Active retirement by Diego Cervo,

When Stevie Nicks sang about getting older, she almost certainly wasn’t thinking about the ramifications for the global economy. But it looks like the global economy is on the path toward a demographic landslide.

Wall Street Journal reporter Greg Ip argues that the world is on the verge of a “population implosion” that will have broad implications for the global economy—namely, the drop in population growth will push down economic growth rates. As Ip points out, a drop in the U.S. population in the 1930s provoked economist Alvin Hansen to coin the term “secular stagnation” for concerns about perpetually lower economic growth.

Hansen’s fears weren’t met back then, but what would a decline in population today mean for the global economy? To answer this question, let’s take a broad look at two areas: the supply of labor and the supply of capital.

When it comes to the supply of labor, an aging population means a shrinking of the global workforce. As Baby Boomers enter retirement in the United States, other countries are also aging, noticeably China. This decrease in the effective supply of labor might push up wages, if we assume the demand for labor will be relatively the same. That’s a big assumption, of course—but all things equal, a smaller supply of labor would push up wages in the short run.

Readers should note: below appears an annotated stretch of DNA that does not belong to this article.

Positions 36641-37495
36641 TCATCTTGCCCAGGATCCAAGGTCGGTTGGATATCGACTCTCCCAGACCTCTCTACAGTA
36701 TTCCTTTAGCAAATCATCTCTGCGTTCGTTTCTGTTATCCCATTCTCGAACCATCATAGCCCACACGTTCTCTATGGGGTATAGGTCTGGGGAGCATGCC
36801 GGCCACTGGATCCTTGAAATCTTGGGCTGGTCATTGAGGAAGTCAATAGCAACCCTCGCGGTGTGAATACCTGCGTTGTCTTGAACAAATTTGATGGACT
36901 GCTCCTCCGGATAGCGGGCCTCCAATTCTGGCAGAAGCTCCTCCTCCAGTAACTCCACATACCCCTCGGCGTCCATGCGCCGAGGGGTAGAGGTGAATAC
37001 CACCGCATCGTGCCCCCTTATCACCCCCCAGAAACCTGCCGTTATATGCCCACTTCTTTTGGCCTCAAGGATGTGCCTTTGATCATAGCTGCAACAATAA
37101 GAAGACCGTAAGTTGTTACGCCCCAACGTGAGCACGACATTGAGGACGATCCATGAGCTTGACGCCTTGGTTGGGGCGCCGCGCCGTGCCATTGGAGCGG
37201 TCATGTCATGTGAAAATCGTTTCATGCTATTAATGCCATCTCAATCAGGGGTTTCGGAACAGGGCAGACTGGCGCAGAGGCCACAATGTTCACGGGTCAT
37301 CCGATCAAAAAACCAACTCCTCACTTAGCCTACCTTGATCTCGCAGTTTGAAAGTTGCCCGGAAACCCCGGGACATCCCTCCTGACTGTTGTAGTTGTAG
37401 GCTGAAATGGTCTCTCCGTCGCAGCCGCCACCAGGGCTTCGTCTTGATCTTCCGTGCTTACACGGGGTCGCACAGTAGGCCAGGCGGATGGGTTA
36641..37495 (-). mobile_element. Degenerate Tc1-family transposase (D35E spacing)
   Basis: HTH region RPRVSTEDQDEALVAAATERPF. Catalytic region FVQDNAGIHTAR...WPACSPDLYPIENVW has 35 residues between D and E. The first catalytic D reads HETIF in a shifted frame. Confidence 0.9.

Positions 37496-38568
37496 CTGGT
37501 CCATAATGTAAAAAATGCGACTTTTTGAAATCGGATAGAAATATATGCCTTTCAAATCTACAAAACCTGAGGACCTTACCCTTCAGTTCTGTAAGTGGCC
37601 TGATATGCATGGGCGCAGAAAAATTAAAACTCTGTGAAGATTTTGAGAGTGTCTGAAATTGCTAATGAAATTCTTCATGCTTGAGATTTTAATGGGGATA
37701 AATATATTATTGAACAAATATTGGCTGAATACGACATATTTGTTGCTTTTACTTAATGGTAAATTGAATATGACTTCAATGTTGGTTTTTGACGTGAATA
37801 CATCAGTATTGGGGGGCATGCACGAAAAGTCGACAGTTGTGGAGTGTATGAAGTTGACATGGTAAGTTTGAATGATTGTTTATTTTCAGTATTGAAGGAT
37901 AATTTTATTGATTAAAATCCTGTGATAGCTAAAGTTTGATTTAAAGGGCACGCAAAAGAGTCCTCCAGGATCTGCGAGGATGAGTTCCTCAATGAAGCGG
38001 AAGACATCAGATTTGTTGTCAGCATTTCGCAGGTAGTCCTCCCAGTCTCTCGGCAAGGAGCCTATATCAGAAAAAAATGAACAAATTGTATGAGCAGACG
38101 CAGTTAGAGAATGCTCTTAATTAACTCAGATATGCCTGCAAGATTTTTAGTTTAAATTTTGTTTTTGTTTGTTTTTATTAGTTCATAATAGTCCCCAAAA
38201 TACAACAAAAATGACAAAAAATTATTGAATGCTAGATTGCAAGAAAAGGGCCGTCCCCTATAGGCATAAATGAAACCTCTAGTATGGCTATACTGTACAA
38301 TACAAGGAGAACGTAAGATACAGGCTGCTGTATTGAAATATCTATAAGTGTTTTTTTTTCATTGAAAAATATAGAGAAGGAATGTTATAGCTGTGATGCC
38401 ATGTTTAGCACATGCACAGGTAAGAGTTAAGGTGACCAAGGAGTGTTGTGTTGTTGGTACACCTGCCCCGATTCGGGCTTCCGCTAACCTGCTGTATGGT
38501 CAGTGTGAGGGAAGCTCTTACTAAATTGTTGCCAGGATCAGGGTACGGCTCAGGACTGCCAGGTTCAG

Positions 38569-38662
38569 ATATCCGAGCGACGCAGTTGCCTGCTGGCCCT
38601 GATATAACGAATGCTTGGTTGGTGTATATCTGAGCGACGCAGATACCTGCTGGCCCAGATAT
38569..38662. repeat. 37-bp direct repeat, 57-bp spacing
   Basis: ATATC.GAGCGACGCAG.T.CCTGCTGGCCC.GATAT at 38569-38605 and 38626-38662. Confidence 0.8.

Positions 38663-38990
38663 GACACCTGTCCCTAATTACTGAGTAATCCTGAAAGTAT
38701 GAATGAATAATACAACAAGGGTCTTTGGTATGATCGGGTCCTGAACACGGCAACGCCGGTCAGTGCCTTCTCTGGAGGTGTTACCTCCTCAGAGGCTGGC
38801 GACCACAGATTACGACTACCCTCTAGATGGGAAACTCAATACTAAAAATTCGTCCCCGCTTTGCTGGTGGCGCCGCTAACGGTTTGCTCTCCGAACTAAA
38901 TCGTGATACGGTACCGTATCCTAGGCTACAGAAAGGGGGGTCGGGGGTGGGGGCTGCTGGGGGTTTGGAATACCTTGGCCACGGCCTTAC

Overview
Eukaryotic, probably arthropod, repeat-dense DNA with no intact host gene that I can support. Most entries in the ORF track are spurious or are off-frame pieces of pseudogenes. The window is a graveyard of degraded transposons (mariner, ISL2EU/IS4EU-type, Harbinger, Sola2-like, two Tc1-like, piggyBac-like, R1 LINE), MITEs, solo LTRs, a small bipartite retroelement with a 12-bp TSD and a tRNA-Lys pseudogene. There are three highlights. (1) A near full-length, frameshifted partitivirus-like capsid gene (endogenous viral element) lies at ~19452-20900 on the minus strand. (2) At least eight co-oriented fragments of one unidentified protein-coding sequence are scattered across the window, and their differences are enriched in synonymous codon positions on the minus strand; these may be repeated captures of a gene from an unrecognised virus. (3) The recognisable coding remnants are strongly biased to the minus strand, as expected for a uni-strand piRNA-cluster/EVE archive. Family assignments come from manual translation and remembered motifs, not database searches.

When it comes to the supply of capital, an aging population would likely increase the supply of savings as well. As Ip notes, older workers save more of their income. So countries with relatively more old workers save more, which increases the supply of capital. This increase in the savings rate would, under a traditional neoclassical economics model, be another good sign for wages: More savings means more capital. And since capital is complementary to wages, this would improve labor productivity in the short run. So there’s another boost to global wage growth.

But in the long run, wage growth is determined by productivity growth in these models. And in recent years we’ve seen a decline in productivity growth. Weak productivity growth isn’t just a problem for the U.S. economy, but seems to be a problem for many countries around the world.

But we actually have an example of these trends playing out in miniature: Japan. The country has both an aging population and a high savings rate, but the result certainly hasn’t been higher wages for workers. In fact, the country’s much slower economic growth is more reminiscent of Alvin Hansen’s warning from the 1930s and the more updated versions of secular stagnation being floated today.

While demographics are certainly key shapers of economic reality, they don’t set our destiny in stone. They can bound our path in the future, but policy helps determine our ultimate course.

The question, then, is which prediction will come closer to the truth: Will a greying global workforce see wages increase and push back against economic inequality? Or will slower economic growth and secular stagnation be the themes of the future? Given the difficulties with predictions—especially those about the future—we’ll just have to wait and see.